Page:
Tips for Wildlife Control

Baby animals: A wandering baby animal is not necessarily orphaned. Unless you know for certain that the mother is dead (i.e. found along the roadside), it is often best to leave young animals alone. The animal's best chance for survival is if it is left where it is found.

Bats: Bats prefer to avoid human contact; however, they are known to establish residence in attics. Entry and exit holes can be sealed with 1/4 inch hardware cloth, caulking or wire mesh. If a bat makes its way into the house, you can usually encourage it to leave after dark by turning on lights and opening windows and doors. Bat bites are often difficult to detect. If you cannot definitely rule out a bat bite, seek medical advice.

Deer: The most effective means of managing a deer problem is to use plants deer dislike. There are dozens of readily available plants that deer almost never eat. In Shorewood it is illegal to put food out for deer (Ordinance #478).

Opossums and Skunks: Raiding garbage cans, living under porches and low decks can be problematic to homeowners. To keep wildlife from denning under buildings, seal off all foundation openings with wire mesh, sheet metal or concrete. Tight-fitting garbage can lids may eliminate foraging.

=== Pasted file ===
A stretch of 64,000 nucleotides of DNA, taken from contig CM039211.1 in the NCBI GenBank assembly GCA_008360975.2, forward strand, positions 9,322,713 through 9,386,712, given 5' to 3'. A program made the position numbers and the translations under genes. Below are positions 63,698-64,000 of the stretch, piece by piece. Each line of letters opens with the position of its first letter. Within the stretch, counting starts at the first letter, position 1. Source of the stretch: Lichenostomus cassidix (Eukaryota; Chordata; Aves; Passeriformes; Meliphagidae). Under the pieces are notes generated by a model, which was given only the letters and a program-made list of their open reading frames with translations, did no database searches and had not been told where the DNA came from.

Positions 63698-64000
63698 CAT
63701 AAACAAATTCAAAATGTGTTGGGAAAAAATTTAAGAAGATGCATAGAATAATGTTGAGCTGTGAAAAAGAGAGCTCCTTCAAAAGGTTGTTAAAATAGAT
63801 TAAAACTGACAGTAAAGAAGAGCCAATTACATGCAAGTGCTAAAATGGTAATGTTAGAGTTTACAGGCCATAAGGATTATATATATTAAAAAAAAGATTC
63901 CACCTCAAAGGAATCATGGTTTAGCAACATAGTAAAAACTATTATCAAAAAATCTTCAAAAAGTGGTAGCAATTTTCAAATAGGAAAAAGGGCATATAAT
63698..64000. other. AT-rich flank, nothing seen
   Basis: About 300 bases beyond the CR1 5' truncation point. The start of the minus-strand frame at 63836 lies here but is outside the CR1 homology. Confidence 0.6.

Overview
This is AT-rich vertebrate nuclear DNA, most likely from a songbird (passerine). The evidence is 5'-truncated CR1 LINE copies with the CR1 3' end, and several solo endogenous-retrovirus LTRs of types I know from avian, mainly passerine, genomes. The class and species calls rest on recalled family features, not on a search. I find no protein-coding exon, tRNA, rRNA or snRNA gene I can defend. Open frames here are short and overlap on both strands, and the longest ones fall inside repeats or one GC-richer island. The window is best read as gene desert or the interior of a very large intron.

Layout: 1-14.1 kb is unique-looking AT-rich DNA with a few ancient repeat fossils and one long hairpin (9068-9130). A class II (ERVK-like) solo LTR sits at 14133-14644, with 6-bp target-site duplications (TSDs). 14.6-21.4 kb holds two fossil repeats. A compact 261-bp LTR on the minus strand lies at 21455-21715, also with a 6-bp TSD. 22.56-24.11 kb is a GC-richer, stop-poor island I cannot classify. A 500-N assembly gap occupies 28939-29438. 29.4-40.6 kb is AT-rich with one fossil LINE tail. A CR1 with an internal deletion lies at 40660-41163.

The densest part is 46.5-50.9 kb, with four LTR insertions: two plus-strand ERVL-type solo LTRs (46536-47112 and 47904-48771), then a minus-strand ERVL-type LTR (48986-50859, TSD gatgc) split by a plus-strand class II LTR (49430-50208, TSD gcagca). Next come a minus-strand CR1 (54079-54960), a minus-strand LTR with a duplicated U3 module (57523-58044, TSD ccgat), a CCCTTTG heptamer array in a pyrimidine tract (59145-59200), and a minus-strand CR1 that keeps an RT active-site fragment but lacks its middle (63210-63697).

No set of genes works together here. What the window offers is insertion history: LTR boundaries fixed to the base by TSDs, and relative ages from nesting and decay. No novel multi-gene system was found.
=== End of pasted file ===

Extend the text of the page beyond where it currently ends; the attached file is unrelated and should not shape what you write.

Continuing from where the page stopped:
Rabbits: Rabbits can be kept out of gardens by using repellents or by placing a two-foot poultry fence around the area. It is important to bury the fence at least six inches. Read all labels before using any repellent.

Raccoons: These common residents live in hollow trees, ground burrows, chimneys, attics and storm sewers. They are attracted to easy food sources like garbage and pet food. To prevent scavenging, use metal trash cans with secured lids that are fastened to a solid object. Cover chimneys with approved chimney caps and trim overhanging branches.

Squirrels and other rodents: Screen louvers, vents and fan openings. Keep doors and windows in good repair. Replace rotten boards. Cap the chimney. Trim overhanging trees. Remove bird feeders or use squirrel-proof feeders. Chipmunks can be deterred by removing logs.

Woodchucks: Also known as groundhogs, woodchucks burrow near buildings and live under sheds and woodpiles. They damage gardens and shrubs. Fencing can reduce woodchuck damage if the lower edge is buried at least 10 inches and stands three to four feet high.

Live Traps

Minnesota State Statute 97B.655 allows property owners or occupants to legally live trap certain nuisance wildlife species causing damage. Some wildlife are protected by State and Federal laws. If you are not sure if it is legal to trap a particular nuisance wildlife species, consult the Department of Natural Resources. Live traps can be purchased at most hardware or farm supply stores, and can also be rented from most tool rental centers. Caution should be taken to avoid overly aggressive animals. Captured animals may be killed humanely or released at a remote location with the approval of the property owner.

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